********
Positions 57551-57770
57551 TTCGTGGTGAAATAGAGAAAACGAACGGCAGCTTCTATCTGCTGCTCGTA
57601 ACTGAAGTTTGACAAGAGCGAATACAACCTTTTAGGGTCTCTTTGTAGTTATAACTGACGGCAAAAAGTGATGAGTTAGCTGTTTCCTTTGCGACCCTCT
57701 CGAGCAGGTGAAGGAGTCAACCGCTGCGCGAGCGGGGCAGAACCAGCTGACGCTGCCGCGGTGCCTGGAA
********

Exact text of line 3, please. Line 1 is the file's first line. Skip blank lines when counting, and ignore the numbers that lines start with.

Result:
57601 ACTGAAGTTTGACAAGAGCGAATACAACCTTTTAGGGTCTCTTTGTAGTTATAACTGACGGCAAAAAGTGATGAGTTAGCTGTTTCCTTTGCGACCCTCT